Safety in any sport is extremely important but in a shooting sport it becomes more than just important. Subsequently all new members are required to attend two safety courses (one is club based and consists of a 4 hour course and the second is police based and is an 8 hour course) so that they may be shown the correct and safe way to handle firearms and become familiar with the range procedures.
On arrival at the range, the attendance book must be signed by the member and visitors. This is required for insurance purposes. On Saturdays and Sundays the book is in the clubhouse, any other time it will be on each Range.
When two or more shooters are using a range, one member is to act as “RANGE OFFICER”, and assume responsibility for the safe conduct of all shooters and shooting on that range.
Do not place firearms on the bench without the approval of the range officer. If in doubt as to whom the Range Officer is “ASK”.
When not in use all firearms must remain on the shooting benches with the muzzle pointing down range. The slide on semi-automatic pistols must be left open with the magazine removed and the follower (open end of magazine) facing the shooter. Revolvers must be left with the cylinder open (on double action revolvers), or the loading gate open (on single action revolvers). All handguns MUST have a “Safety Flag” inserted. Long arms must be left in a condition that it is obvious that the firearm is unloaded. Needless to say, while in use, a firearm may never under any circumstances be pointed in any other direction than towards the target area, regardless of it being loaded or empty.
Never remove a firearm from the bench without having it checked and declared "CLEAR TO REMOVE".
You may only have one firearm on the bench at any time, and you must occupy only one bench at any time.
When there are people forward of the firing line NEVER ENTER THE BAYS OR HANDLE FIREARMS IN THE BAYS OR BEHIND THE FIRING LINE. This also holds true when a cease fire or unload command is given.
A cease-fire call may be given by ANY PERSON who considers a dangerous situation exists. In all cases when a cease fire is called, all shooting must cease immediately, firearms unloaded and made safe and shooters step out of the bays.
NEVER LOAD YOUR FIREARM UNTIL INSTRUCTED TO DO SO BY THE RANGE OFFICER.
You are only permitted to load 5 rounds in a handgun for ISSF matches and 6 rounds for Service Pistol and WA1500 matches.
No firing is allowed before the range officer gives the appropriate signal or command.
Do not disturb other shooters while they are on the firing line, wait until they are finished. Also while observing other shooters you must be quiet so as not to disturb them and cause a possible dangerous situation.
Do not be afraid to ask others for assistance or advice, most shooters will be all to glad to give a helping hand with problems or questions about various firearms.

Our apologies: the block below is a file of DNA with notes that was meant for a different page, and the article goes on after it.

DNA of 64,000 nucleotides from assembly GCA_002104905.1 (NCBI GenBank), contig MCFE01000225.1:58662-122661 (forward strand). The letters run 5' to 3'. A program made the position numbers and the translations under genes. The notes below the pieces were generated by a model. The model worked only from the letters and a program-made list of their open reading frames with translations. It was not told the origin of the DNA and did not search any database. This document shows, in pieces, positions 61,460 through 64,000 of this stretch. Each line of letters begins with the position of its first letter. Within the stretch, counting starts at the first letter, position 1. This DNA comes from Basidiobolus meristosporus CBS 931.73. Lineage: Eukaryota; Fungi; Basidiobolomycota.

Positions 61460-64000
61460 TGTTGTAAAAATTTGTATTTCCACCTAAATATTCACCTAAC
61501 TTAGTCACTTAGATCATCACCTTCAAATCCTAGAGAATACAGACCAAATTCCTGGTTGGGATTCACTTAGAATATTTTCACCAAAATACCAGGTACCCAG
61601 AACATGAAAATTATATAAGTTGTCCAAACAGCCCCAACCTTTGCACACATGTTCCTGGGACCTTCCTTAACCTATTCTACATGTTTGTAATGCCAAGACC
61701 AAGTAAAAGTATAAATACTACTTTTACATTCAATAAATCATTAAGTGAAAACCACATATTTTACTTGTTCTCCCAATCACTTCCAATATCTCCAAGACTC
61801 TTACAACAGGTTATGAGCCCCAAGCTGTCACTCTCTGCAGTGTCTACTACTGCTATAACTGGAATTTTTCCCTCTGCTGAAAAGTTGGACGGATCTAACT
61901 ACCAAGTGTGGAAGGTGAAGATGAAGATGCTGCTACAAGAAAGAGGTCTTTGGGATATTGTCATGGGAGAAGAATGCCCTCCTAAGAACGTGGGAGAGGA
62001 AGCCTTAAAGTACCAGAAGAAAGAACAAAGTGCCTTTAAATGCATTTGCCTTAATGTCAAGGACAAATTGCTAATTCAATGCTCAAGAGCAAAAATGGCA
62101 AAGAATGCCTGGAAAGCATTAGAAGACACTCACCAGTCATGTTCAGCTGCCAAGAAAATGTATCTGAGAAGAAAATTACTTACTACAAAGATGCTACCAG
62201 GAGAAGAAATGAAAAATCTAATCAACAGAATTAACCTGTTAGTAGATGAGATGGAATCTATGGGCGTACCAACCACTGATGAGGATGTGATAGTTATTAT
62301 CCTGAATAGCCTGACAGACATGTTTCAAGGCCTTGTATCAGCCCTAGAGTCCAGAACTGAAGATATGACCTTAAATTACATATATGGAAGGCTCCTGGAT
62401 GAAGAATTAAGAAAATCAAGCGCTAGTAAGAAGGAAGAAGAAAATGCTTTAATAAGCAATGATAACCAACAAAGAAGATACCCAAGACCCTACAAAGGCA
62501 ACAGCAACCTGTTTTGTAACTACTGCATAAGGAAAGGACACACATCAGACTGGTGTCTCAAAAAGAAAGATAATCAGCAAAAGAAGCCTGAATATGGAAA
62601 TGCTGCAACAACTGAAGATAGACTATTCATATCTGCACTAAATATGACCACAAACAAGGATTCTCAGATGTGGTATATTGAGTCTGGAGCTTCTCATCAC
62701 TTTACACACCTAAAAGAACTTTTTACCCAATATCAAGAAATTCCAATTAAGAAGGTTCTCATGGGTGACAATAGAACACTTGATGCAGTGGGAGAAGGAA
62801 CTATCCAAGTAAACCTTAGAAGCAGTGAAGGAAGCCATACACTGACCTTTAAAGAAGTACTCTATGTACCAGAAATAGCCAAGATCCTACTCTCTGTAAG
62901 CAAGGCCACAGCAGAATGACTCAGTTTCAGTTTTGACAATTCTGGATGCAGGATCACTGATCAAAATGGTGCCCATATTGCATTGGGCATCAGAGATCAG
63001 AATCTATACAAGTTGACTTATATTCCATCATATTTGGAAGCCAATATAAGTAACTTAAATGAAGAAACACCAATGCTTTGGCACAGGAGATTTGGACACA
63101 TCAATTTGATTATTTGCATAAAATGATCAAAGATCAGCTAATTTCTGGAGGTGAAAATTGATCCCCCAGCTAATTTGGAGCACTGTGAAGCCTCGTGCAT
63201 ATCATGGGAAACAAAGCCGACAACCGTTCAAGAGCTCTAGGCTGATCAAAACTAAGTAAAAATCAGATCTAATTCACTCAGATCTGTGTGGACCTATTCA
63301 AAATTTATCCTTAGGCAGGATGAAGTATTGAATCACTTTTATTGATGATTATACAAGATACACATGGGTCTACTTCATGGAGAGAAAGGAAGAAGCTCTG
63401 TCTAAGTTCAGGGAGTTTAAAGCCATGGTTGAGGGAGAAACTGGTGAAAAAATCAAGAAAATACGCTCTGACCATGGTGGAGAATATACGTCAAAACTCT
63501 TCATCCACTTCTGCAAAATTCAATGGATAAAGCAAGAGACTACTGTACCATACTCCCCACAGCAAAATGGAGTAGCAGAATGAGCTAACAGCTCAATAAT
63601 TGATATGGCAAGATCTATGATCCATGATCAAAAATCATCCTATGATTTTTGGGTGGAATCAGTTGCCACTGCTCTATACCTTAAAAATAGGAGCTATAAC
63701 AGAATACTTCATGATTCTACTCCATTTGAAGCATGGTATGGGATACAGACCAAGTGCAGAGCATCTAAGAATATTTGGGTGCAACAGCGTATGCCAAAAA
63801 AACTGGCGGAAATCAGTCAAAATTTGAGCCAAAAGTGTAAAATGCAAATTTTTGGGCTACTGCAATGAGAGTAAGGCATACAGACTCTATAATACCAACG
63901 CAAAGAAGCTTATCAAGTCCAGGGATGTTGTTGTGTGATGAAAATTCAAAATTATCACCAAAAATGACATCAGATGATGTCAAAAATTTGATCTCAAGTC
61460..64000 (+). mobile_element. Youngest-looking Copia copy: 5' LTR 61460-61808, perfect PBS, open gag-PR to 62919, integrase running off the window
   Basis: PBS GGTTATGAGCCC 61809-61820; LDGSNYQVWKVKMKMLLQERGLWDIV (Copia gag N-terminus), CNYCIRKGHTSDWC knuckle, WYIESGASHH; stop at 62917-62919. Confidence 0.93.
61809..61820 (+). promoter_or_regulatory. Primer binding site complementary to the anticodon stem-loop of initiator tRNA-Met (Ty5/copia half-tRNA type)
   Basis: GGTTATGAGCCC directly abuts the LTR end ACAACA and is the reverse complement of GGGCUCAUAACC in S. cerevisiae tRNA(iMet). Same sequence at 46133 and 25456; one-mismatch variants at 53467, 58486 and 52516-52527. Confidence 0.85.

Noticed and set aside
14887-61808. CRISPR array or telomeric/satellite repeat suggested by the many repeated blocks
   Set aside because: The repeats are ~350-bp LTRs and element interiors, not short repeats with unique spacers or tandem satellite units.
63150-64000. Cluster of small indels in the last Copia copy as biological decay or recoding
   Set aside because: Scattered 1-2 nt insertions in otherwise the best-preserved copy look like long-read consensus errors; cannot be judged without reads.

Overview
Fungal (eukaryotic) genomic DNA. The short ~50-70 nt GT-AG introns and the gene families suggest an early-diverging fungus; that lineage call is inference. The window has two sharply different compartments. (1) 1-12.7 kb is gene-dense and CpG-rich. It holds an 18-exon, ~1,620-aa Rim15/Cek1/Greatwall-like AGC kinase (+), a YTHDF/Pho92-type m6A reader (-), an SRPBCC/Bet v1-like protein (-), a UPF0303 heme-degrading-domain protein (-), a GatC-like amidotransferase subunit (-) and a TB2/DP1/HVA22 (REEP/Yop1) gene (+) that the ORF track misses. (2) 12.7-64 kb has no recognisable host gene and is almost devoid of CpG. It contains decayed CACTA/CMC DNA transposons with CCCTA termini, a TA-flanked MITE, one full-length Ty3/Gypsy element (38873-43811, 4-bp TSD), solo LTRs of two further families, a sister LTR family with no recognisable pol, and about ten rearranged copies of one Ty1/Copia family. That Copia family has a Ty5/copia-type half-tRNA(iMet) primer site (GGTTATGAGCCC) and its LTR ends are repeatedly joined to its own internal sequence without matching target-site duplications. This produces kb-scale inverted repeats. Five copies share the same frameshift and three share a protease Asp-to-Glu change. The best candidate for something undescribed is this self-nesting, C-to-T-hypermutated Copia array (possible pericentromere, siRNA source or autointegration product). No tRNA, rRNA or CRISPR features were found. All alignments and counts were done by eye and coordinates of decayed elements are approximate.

If you go onto a range and shooters are there but not shooting, do not assume that the range is clear and walk forward of the firing line, ASK FIRST.
All clubs have range rules that are formulated to protect members, visitors, and people who just wander onto the range. You must know these rules; someone’s life may depend on it.
PISTOL SHOOTING MATCHES
Normal weekly competition is based on a handicap and “Off Gun” system so that all members have a chance of winning. There are also annual handicap trophies presented at the end of year break-up.
50 Metre Pistol (previously called Free Pistol):
A precision match consisting of 60 shots in 1 hour 30 minutes. The handguns normally used are long-barrelled 0·22 Long Rifle single-shot handguns, but there is nothing to stop you from using any 0·22 Long Rifle handgun. 50 Metre Pistol shooting is an excellent way of learning how to shoot handguns, as there is no time pressure to hurry through the match.
The Standard Pistol match is shot at 25 metres with a 0·22 Long Rifle semi-automatic. The match is divided into;
Four series of 5 shots, in 150 seconds,
Four series of 5 shots in 20 seconds and,
Four series of 5 shots in 10 seconds.The 20 and 10 second series start with the shooter’s arm at 45 degrees to the horizontal. The handgun used in this event must have a barrel no longer than 150mm and a trigger pull no lighter than 1000gm. Recoil handling characteristics are important in a Standard Pistol, especially in the 10 seconds series.
The Match consists of two separate 30 shot stages of fire. One is the “precision” stage with five minutes allowed for each 5 shot series. The other is the “rapid fire” stage that is shot on turning targets. One shot is fired with each exposure of the target as it turns toward the shooter for 3 seconds and away for 7 seconds, with the shooter lowering his arm to 45 degrees between each exposure of the target.